Here’s what this looks like in step by step form:
-The computer sending the data will chop the data into small packets. Each packet has the destination address instructing the data where to go.
-Each packet also contains a payload, which is the key part of the data – like the information inside an email, music file, or voice call.
-The sending computer sends that packet to a router, and that router directs the packet across the internet. Different data packets will take different routes across the internet, but they’ll all end up at the same destination.
-The receiving computer will eventually get all of the packets. Since the packets are received out of order, the receiving computer will need to sort out of these packets using Transmission Control Protocol, or TCP. This puts the packets in a coherent order, so things like your voice can be understand over the internet.
The main advantage of packet switching technology is that it lets the network pick the least congested, cheapest, and most efficient path for the packet to take. It also frees up the two communication devices – like the computers – to accept information from other sources, which means your VoIP communication doesn’t monopolize the connection.
How Does VoIP Use Packet Switching to Send Telephone Data Over the Internet?
Now that you know how traditional telephones work, and how packet switching works, it’s time to learn how VoIP providers use packet switching technology to send telephone data over the internet.
For this example, we’re assuming that both you and your recipient have service through a VoIP provider. That doesn’t necessarily mean you have the same provider. Both you and your friend have your analog phones hooked up to the ATAs given to you by your VoIP service provider. Here’s how that process works:
- You pick up your receiver, which sends a signal to the ATA
- The ATA receives your signal and sends a dial tone to your receiver. When you hear the dial tone, it means the ATA has successfully connected you to the internet.
- You dial the phone number of your recipient. The ATA converts your analog tones into digital data, temporarily storing this data in preparation for the phone call.
- The ATA sends the phone number data to your VoIP provider’s call processor in the form of a request. This call processor verifies the phone number to make sure it’s in a valid format.
- The call processor checks where to map the phone number. “Mapping” refers to the process of translating the phone number into an IP address. Then, a software platform called the soft switch reaches out to the recipient’s device, connecting the two devices together.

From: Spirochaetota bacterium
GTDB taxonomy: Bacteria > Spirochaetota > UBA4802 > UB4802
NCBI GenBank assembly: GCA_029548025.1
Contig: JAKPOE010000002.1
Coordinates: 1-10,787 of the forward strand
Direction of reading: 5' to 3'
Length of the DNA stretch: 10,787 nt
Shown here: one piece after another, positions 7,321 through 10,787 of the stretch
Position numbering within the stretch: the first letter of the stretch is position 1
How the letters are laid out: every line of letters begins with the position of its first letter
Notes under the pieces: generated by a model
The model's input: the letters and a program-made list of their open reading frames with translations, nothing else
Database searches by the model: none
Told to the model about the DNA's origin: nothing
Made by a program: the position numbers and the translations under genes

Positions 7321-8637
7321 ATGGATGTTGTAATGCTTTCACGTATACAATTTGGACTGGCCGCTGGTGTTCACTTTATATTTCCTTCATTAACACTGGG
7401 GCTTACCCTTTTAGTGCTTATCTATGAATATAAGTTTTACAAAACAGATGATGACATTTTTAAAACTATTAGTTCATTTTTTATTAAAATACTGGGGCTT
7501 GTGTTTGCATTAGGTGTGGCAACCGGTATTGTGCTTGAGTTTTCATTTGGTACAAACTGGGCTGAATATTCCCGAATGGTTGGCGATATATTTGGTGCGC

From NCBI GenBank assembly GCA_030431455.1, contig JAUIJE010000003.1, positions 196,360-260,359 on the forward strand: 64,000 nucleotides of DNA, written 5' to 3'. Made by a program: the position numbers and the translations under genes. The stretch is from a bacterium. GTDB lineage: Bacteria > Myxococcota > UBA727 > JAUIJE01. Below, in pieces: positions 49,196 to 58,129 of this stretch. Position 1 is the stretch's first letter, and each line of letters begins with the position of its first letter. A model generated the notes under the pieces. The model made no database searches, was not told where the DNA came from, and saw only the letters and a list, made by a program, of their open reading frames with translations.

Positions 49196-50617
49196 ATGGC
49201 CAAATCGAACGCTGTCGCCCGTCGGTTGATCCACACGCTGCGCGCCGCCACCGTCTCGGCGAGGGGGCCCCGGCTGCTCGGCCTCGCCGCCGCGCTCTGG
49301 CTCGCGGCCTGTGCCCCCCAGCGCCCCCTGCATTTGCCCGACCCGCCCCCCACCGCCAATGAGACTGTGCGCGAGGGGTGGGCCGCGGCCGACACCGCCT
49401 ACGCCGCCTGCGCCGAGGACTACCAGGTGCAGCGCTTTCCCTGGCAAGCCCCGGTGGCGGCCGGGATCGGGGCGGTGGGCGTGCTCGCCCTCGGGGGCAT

- A signal is sent to your friend’s ATA. That signal tells the phone connected to that ATA to ring.
- As soon as your friend picks up the phone, the session between your phone and your friend’s phone begins. At this point, each system begins sending and receiving packets of data from the other. Two channels are established, with one channel going in each direction.
- Packets are sent back and forth throughout the conversation. Throughout the conversation, the ATAs convert analog data to digital and back again.
- At the end of the conversation, you hang up your receiver. That terminates the connection and closes the circuit between your phone and the ATA. The ATA sends a signal to the VOIP provider’s soft switch telling the soft switch the call is over.
Advantages of Using VoIP
We’ve hinted at all of these advantages above, but here are some of the valuable differences between VoIP and traditional phone service:
- Uses significantly less data (and it uses that data more efficiently) than traditional phone systems
- Easier to install, configure, and maintain than traditional phone systems
- Easy to scale up and down according to the needs of your home or business (like by adding new phone lines or features)
- VoIP supports additional features like virtual faxing, virtual PBX systems, and other systems that would normally require significant hardware
- Integrates with other business systems – you can connect to your business’s VoIP network when on the road, for example
- No geographical boundaries, which means you can call to and from international numbers while avoiding the high rates charged by traditional carriers
VoIP isn’t a complex technology: essentially, you’re just transmitting voice data over the internet in packets. The way VoIP works, however, has changed global communications technology forever.